S- judgment of the municipal body intrusted ferred to the mayor by ordinance or otherwise. * * * Nor can the city relieve its officers

with them, and the general rule is that that from discharging their regular duties, as by con

body cannot delegate or refer the exercise of tracting by ordinance or otherwise with another such powers to the judgment of a committee. to perform part or all of such duties."

Dillard v. Webb, 55 Ala. 468; Bibel v, People, 207 S.W.-46

67 TIL 172: BILs . Gosboa, 117 Ind 21. 30' poration of Nashville bad no power to dele X. E. 115, 3 L R A. 201; Koeppen v. Sedalia, zate to any one or Lore members of the board

g Mo. App. 648; Heazst v. Cindnnati, 9 of aldermen autbority to give notice, to un Ohio Dec. 731

Editizens as they might select to wastruct It has been said that the reason for this footpavements in front of their lots, and. role is found in the fact that members of the in the event of failure to make such pave Coundil are eboren by the people to represent ments within the time fixed by a by-law of the moriripality. charged with a public trust the corporation, to bave them made at the and the faithful performance of their duties; espease of the owner of the lot; that this and the public is entitled to the judgment and was a power conferred upon the corporation distetion, in all Latters where such ele, which could not be delegated. ments enter into transactions on behalf of [2, 3] The defendant was incorporated unthe municipality, of each member of the body, der chapter 103 of the Acts of 1903. By this upon which attborits to act is conferred. Jew-an all power to contract is rested in the ell Belting Co. v. Bertha, 91 Hinn. 9, 97 N., board of mayor and aldermen. There is no W. 424.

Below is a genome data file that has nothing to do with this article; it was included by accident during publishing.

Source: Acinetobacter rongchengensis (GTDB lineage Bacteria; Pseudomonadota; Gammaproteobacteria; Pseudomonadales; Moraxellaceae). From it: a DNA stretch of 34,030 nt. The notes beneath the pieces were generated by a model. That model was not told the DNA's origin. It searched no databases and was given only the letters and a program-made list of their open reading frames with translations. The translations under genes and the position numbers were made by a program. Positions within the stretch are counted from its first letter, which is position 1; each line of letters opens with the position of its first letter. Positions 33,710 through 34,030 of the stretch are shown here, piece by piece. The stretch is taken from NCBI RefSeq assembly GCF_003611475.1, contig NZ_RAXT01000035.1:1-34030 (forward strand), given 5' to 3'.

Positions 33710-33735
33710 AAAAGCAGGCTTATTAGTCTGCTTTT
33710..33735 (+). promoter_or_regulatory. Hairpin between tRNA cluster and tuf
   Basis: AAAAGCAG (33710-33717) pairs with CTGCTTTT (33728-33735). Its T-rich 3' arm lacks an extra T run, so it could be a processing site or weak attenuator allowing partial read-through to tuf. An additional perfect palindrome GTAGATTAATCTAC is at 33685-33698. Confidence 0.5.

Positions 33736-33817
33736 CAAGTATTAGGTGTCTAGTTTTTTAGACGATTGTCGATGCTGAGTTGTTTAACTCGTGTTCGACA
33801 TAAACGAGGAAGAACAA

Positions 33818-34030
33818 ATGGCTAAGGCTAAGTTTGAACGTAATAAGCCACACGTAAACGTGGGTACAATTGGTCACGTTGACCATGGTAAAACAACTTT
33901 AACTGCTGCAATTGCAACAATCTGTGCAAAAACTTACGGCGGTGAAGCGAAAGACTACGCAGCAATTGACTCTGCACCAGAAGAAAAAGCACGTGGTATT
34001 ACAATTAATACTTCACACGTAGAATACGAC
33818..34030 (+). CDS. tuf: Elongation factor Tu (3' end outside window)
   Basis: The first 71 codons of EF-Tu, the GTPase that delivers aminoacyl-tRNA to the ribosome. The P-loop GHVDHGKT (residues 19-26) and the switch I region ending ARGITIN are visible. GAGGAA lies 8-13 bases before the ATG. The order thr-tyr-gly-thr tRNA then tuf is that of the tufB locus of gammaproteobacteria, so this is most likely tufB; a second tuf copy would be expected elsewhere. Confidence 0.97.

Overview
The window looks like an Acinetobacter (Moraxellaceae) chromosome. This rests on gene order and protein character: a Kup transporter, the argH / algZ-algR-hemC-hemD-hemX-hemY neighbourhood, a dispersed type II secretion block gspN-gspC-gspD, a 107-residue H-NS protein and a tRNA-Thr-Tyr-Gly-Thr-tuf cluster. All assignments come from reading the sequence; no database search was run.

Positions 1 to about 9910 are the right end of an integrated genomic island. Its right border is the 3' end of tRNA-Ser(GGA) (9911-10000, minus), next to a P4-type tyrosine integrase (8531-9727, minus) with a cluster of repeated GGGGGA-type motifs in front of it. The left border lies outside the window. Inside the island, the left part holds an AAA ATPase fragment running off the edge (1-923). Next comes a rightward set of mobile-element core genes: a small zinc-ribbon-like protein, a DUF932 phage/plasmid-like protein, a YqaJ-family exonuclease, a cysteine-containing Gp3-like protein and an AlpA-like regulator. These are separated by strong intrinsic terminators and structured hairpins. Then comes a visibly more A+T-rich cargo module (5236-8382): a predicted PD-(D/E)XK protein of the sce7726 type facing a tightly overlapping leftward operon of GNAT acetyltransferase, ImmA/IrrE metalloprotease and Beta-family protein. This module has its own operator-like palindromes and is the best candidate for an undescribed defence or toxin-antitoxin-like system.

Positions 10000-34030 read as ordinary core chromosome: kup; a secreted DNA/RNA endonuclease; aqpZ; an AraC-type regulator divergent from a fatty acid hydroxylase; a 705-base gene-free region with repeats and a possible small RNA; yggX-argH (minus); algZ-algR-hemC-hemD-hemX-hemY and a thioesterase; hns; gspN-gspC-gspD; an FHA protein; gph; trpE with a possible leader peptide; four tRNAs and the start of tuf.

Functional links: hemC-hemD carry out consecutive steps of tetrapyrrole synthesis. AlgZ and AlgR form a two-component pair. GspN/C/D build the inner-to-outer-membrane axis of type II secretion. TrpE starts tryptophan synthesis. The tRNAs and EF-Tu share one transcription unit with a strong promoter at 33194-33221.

provision in the charter authorizing the may. Within the rule that the governing body or to execute contracts or to bind the municiof a municipality may not delegate its legis pality. He is vested with no discretionary lative functions to a committee, it has been powers. The only provision in the act conheld that the power to order the construction ferring any authority on the mayor is found of sewers cannot be delegated to a sewer in section 3 thereof. This section provides committee. Nor can the power to make cer- that the mayor shall preside at all meetings tain improvements in the sewerage system be of the board, to see that all ordinances of delegated to a committee and the city engi- the town are duly enforced, and he is rested neer. People v. McWetby, 177 III. 331, 52 N. with the power to call special sessions of the E. 479.

board when he may deem it expedient. It has been held that the council may not The resolution of July 7th conferred full delegate the duty of prescribing the width of power on the mayor to enter into the arbitraa proposed sidewalk to the street committee tion agreement on behalf of the defendant, and city engineer. McCrowell v. Bristol, 89 and "to take such steps as were necessary to Va. 452, 16 S. E. 867, 20 L. R. A. 653.

effect a speedy settlement with the complainThe power to license a particular occupa ant for the acquirement of said lot.” He, of tion within the corporate limits, it has been necessity, had to exercise judgment and disheld, cannot be delegated by the municipality cretion in selecting an arbitrator for the city; to the mayor. State y. Glavin, 67 Conn. 29, in agreeing on a third arbitrator; in reduc. 34 Atl. 708.